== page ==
Kathleen Finlay interviewed on CTV National News
The case of Toronto rapper John River (Matthew John Derrick-Huie), who went to the doctor with chest pains and shortness of breath in 2017 and embarked on a two-year medical nightmare.
“Kathleen Finlay, the CEO and founder of The Center for Patient Protection, called River’s treatment “appalling.”
“Anytime a person presents multiple times to a hospital or a health-care provider for the same symptoms or worsening of their symptoms, that should send up big red flags, that should not be happening,” she said.
See video on, disrespect, disbelief and avoiding emotional harm in healthcare.
Kathleen Finlay interviewed on CBC’s Go Public
Calls medical errors a silent epidemic that needs to be treated as a public healthcare crisis.
Urges creation of healthcare equivalent of NTSB to investigate and reduce critical hospital errors like surgery ‘never’ events.
Those mishaps are part of a “silent epidemic,” according to advocate Kathleen Finlay, founder of the Center for Patient Protection, an independent,Toronto-based group aimed at improving health care.
“People are being injured, permanently disabled and even dying … so the federal government needs to treat this as the public health-care crisis it is,” said Finlay.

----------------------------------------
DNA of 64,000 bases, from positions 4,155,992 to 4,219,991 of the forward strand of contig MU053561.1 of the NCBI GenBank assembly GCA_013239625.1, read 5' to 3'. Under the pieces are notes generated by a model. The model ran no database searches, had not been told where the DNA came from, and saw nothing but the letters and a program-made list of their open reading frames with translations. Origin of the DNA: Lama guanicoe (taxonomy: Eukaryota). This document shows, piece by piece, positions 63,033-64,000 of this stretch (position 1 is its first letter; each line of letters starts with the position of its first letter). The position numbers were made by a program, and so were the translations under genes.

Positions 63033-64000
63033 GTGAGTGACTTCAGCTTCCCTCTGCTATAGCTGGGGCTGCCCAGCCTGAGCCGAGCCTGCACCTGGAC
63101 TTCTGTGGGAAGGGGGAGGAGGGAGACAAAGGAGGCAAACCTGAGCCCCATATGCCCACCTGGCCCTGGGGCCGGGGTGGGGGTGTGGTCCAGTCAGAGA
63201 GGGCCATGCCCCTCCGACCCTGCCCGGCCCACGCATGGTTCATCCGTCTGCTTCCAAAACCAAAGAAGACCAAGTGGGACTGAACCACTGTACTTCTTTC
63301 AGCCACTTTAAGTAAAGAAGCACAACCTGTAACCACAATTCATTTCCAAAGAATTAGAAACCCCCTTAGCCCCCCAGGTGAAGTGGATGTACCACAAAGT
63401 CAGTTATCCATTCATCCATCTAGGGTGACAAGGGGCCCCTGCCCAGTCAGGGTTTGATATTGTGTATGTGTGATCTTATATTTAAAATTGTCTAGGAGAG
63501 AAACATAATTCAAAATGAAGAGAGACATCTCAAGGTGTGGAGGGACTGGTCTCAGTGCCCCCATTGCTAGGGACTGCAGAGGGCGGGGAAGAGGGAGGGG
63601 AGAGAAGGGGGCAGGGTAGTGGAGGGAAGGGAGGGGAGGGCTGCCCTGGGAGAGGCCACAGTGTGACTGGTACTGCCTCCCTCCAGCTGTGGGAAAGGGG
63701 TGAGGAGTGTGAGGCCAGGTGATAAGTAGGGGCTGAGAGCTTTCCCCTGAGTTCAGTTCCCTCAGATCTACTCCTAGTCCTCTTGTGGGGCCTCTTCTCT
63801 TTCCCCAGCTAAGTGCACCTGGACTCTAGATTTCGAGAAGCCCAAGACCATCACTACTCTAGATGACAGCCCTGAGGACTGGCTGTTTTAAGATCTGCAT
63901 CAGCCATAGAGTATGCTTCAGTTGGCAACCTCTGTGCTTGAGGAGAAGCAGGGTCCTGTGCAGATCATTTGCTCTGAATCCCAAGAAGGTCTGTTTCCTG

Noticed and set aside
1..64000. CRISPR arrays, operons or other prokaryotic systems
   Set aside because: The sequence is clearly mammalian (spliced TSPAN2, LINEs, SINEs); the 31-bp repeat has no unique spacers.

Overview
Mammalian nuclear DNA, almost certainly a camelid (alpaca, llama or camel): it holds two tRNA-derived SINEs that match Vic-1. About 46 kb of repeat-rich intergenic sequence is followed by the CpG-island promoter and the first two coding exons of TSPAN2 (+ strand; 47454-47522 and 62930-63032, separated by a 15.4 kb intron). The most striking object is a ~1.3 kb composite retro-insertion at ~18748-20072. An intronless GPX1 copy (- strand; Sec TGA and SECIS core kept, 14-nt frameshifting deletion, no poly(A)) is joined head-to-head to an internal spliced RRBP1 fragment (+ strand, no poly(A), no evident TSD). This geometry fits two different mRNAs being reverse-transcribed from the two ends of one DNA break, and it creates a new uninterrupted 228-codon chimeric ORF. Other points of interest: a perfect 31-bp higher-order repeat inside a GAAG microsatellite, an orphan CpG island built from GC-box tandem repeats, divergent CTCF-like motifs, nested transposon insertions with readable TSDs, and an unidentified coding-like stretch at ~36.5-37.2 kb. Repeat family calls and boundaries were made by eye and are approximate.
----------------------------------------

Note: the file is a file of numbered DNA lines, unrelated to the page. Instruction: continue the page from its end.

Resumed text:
And when it comes to such incidents, Finlay says the future looks grim, based on a 2017 report from the Canadian Patient Safety Institute, a not-for-profit health-care watchdog.
The report found more than 12 million Canadians in hospital and home-care settings will be harmed by the healthcare system over the next 30 years, costing the health-care system an additional $2.75 billion per year.
Another 1.2 million people will lose their lives.
So what can be done?
Finlay would like to see those black boxes routinely used in operating rooms across the country. She’s also calling on the federal government to create an independent organization that would investigate hospital medical errors and wants Canada to implement a national hospital rating system, like those in the United States.
She also wants to see provinces standardize what data is collected and reported about medical errors so Canadians have a clear picture of what’s happening.
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